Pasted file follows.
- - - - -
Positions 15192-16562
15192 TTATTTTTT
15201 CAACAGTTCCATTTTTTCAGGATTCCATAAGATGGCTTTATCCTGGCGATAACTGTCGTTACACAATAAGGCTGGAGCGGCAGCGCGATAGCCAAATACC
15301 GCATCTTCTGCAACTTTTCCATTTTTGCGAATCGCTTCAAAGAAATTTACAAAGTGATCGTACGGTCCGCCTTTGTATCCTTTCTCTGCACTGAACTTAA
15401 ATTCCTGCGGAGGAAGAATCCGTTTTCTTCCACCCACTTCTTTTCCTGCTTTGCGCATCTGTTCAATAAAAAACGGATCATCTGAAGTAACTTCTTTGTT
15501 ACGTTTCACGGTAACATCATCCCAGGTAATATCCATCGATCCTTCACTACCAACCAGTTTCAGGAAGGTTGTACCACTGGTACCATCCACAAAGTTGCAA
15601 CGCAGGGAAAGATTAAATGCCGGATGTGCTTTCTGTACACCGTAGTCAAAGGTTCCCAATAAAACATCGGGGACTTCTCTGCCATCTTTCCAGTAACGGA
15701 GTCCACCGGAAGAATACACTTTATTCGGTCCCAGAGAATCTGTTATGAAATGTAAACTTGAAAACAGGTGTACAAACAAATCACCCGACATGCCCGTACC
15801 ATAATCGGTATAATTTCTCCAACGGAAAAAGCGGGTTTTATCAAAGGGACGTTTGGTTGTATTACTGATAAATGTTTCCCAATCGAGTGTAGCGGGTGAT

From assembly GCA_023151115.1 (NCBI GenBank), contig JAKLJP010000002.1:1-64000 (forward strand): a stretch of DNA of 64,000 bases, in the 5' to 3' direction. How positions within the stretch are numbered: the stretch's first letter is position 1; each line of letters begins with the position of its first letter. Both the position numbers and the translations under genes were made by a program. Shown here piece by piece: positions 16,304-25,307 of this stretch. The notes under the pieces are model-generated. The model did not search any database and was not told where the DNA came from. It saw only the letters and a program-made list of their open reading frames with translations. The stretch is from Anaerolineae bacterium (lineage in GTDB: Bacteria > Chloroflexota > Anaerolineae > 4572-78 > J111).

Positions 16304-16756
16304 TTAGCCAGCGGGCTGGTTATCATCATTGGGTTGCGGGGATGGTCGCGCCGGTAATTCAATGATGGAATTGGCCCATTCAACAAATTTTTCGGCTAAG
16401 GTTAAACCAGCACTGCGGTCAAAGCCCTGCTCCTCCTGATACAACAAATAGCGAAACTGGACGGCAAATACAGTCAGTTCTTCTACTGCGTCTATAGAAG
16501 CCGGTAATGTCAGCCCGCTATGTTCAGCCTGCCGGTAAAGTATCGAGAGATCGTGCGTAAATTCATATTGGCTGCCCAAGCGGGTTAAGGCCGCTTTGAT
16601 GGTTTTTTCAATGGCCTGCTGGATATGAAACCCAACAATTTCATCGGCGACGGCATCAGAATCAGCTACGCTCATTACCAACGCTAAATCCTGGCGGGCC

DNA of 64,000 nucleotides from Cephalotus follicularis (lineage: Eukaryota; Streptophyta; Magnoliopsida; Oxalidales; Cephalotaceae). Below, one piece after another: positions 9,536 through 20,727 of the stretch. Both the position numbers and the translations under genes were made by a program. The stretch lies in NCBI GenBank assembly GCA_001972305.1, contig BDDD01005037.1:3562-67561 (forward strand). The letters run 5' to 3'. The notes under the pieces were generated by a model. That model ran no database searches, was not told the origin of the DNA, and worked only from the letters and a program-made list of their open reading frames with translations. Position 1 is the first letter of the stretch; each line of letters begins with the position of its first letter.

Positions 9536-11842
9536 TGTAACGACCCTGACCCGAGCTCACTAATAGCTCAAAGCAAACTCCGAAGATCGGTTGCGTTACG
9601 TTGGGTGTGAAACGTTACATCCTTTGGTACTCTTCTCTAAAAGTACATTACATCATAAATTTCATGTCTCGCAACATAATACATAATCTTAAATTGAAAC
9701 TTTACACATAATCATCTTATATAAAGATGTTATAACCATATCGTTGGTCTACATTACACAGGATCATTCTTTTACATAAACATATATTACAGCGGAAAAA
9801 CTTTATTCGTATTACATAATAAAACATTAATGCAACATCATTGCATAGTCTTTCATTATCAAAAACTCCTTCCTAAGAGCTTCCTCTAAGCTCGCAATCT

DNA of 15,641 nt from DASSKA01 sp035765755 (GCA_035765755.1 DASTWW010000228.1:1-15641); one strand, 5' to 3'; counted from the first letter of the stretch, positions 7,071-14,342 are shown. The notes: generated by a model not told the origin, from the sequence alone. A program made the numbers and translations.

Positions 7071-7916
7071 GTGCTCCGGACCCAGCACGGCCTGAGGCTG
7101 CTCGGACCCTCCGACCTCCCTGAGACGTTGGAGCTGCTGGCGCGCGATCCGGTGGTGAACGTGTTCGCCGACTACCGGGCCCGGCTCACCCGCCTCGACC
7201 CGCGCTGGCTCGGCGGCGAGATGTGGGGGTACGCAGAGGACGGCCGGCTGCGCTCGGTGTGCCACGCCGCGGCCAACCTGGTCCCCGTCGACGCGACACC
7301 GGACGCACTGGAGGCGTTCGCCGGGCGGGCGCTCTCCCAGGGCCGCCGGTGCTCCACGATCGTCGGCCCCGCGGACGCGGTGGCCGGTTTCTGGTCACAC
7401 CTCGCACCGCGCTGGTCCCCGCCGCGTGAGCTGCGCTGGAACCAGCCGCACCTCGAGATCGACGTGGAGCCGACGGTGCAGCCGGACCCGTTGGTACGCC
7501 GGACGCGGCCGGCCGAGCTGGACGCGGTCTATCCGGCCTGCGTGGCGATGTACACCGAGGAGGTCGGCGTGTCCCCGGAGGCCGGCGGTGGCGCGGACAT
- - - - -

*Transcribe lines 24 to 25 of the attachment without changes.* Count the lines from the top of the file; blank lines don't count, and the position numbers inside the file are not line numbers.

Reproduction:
7071 GTGCTCCGGACCCAGCACGGCCTGAGGCTG
7101 CTCGGACCCTCCGACCTCCCTGAGACGTTGGAGCTGCTGGCGCGCGATCCGGTGGTGAACGTGTTCGCCGACTACCGGGCCCGGCTCACCCGCCTCGACC